Ready, set, snow

Snow can enter the forecast at a moment’s notice, and getting prepped efficiently can help you react to a snow event better.

Snow events, despite being a tad unpredictable, take plenty of planning.

Dan Robertson, director of operations at Contemporary Landscape, says it can be hard work preparing for a snow event at the St. Louis-based company.

Despite little snow so far this year, the business is expected to be booming with snow work later this season.

“We have more clients this year for snow than we ever had before,” he says. “We’re looking at 180 acres of snow removal this year. We’re plenty busy. We’re pretty much full. We haven’t been desperate for snow work. A lot of our maintenance clients are also snow clients, we have some that are add-ons and we have some that we’ve sub-contracted to others or from others.”

And as director of operations, it’s Robertson’s job to have the crews, and their equipment, ready to go once the snow starts falling.

During a traditional snow event, Robertson says the company will send out about 150 laborers. For a small salting event he sends out about 30 to 40 people.

“The hard part is making sure that all the equipment, and all the labor, is ready for when and if it is going to snow,” he says. “Since we’ve had just a little amount of snow so far, everyone’s doing their full-time job or 9 to 5, but when it snows you’ve got to get 100 people together for a snow event that might happen or might not happen.

“Having that much labor ready to go at the drop of a dime is the hardest part,” Robertson adds.

Robertson says the first step in the preparations is getting the fleet in order.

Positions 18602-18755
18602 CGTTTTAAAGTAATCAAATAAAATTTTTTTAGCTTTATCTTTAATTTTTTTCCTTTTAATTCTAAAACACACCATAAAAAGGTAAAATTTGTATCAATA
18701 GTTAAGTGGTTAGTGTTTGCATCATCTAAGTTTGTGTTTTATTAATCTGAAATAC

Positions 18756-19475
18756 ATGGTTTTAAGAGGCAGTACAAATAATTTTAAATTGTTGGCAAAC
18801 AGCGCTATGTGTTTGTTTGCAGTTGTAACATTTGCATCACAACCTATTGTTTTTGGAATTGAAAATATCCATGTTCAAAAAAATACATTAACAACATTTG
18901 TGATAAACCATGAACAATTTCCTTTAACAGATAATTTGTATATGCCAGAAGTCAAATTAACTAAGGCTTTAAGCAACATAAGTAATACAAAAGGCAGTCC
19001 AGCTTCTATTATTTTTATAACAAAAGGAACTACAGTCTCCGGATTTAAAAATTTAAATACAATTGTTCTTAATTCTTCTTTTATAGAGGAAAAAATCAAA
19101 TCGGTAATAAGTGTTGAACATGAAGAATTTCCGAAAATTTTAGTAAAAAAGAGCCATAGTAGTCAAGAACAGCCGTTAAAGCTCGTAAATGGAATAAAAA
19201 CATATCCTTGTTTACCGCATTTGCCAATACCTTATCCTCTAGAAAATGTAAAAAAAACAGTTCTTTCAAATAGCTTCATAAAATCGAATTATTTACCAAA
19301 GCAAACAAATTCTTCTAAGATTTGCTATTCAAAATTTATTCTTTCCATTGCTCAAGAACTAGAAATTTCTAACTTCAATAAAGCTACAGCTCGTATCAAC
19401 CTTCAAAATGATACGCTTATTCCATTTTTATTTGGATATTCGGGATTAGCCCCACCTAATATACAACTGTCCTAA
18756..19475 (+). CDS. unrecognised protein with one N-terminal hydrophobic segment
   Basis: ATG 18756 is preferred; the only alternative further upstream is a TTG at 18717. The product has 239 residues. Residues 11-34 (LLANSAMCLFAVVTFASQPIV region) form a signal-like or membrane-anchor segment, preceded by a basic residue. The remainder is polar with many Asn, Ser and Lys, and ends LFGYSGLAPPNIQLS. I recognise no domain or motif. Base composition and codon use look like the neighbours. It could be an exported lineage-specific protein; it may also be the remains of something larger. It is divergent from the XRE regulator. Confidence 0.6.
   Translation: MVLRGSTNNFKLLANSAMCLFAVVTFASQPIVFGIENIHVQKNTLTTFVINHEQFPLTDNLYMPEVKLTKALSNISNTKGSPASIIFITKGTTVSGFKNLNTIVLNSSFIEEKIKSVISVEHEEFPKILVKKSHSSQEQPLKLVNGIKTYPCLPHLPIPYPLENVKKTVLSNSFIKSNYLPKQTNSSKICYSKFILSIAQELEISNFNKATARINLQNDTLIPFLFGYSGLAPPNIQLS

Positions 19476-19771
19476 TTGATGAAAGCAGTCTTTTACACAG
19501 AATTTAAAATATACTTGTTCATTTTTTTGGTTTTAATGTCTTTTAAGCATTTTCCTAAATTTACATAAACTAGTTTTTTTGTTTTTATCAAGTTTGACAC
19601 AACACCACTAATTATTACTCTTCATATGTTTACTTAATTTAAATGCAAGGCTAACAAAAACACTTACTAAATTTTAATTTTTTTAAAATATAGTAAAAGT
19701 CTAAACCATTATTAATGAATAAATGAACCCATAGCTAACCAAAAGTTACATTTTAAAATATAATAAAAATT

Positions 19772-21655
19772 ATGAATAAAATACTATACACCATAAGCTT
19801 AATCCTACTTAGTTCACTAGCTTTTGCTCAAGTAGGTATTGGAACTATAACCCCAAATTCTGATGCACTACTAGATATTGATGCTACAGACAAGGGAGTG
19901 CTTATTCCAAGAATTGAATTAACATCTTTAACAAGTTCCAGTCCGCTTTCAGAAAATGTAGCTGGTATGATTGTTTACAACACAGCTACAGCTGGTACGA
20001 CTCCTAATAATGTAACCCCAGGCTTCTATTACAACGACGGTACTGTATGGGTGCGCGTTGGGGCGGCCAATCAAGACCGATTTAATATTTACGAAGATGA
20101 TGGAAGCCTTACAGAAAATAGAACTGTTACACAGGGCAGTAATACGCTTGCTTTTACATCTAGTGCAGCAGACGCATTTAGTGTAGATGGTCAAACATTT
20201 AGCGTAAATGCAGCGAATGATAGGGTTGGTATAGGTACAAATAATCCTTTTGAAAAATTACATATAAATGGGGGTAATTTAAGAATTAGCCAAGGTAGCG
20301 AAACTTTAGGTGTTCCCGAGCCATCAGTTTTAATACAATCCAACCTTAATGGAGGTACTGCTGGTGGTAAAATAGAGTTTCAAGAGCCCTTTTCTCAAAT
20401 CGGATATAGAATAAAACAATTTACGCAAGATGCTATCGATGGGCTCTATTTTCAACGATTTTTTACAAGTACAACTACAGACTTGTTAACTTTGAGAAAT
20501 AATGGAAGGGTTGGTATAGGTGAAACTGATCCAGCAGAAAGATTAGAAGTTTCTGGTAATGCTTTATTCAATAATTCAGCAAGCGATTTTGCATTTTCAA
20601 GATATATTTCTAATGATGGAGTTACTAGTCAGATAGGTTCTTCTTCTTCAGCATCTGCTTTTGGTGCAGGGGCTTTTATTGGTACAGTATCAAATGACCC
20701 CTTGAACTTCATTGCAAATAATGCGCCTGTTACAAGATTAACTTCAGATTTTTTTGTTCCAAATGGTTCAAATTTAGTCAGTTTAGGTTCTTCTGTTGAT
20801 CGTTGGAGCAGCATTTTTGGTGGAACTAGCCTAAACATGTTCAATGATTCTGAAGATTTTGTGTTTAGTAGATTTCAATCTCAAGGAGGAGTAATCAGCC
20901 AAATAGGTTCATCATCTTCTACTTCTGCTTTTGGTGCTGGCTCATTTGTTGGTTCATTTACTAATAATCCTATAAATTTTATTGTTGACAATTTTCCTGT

“All of our trucks are out working, so if all of a sudden it’s going to snow, we’ve got to bring them all back in to get plows on and get ready,” he says. “We don’t just set equipment up for snow and park them to let them sit. They’re out working and making money in the meantime, and when snow comes, we switch gears and switch them over.”

Then comes the more difficult part, finding and scheduling his laborers. Robertson notes that the majority of the snow help work other jobs in other industries.

“So, I have to take these people and put them into the schedule wherever I can fit them,” he says. “I have to take their availability into account. You might have one guy who is available till midnight, and another till 6 a.m., and that’s hard to schedule it all right.”

Robertson says he makes sure to waste no time when snow is in the forecast. He also stresses the importance of keeping employee contact up-to-date so he can get ahold of his workers as fast as possible when scheduling.

“If the weatherman is calling for a snow event to move in, and there’s even a chance, I’m on my phone two or three days out prepping my seasonal help and start checking availability,” he says. “I have a spreadsheet I go through and highlight everyone who says they’re ready to help, and who can’t. Then I route them according to that availability.”

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